Too many Americans, on the other hand, "obsess about the wrong things and we fail to watch for real dangers," Diamond wrote. We exaggerate the risk of disasters beyond our control while underestimating risks we frequently encounter, like showers, night driving or climbing ladders.

It's no wonder. Terror gets exhaustive media coverage 24/7, even though as we age into midlife and beyond, we face increasing odds of confronting more commonplace adversities.

Perhaps it's time to direct some constructive paranoia in new directions.
We'll All Fall Sometime
One in three adults 65 and older falls each year, according to the Centers for Disease Control and Prevention. Falls are the leading cause of trauma deaths, as well as nonfatal injuries, in that age group. In 2010, 2.3 million falls required emergency-room visits from people over 65 and resulted in 662,000 hospitalizations.

But there's a risk before retirement age as well. About 5 percent of all people age 45-64 needed to see a physician after a fall in 2010, according to the CDC, a statistic that should worry you.
Several factors lead to our increased risk of falls in midlife, including diminished balance, bone loss, postural changes, cognitive decline and muscle atrophy. Some medication can cause dizziness, as can standing up too quickly. Bifocals can make it difficult to navigate stairs and improper footwear can trip you up.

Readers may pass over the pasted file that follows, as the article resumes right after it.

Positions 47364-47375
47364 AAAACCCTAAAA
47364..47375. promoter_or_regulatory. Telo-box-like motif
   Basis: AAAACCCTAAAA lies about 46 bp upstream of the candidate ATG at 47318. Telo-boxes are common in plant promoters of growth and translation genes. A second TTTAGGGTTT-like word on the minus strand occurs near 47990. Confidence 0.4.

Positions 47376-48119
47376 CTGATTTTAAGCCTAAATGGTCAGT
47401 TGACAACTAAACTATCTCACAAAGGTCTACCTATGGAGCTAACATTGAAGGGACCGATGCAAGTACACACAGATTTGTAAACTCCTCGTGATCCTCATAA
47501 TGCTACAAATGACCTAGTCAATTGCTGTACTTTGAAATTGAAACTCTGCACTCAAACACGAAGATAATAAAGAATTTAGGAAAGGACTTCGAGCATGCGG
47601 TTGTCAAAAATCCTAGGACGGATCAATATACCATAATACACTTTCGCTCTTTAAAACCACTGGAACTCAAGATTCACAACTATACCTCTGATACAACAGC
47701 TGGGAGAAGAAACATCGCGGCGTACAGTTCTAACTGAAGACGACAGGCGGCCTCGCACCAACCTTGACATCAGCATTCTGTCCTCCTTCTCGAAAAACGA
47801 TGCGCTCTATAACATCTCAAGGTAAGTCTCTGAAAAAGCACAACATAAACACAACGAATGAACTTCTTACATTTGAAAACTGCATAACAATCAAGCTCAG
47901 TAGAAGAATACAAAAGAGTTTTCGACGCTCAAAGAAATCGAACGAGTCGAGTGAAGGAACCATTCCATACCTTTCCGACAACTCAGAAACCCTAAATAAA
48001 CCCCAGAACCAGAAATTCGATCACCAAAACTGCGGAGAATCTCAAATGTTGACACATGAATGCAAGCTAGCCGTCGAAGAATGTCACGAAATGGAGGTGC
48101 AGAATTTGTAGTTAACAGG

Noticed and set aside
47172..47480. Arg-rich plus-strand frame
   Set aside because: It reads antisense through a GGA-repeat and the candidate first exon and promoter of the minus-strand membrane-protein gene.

"Starting at 50, people see changes in their bodies, but don't take their joint and neurological changes seriously," says Celeste Carlucci, founder of Fall Stop/Move Strong, a fitness and fall-prevention program based in New York City. "If you want to prevent falls later in life, you need to start addressing your activity level," advises Carlucci, whose program involves a series of strengthening, balance, coordination, flexibility and weight-bearing exercises.
(MORE: Why Falling Is a Risk No Matter Your Age)

To further reduce this ever-present risk, review your medications with a doctor or pharmacist who can advise you of potentially dangerous reactions, like dizziness. Lift your bifocals when you navigate stairs and stand sideways on escalators and moving walkways. In your home, install handrails on stairways — now, before you need them — keep floors uncluttered and cords away from walking paths. Make sure carpets are fixed firmly to the floor and keep non-skid mats on any bathroom surfaces that tend to get wet.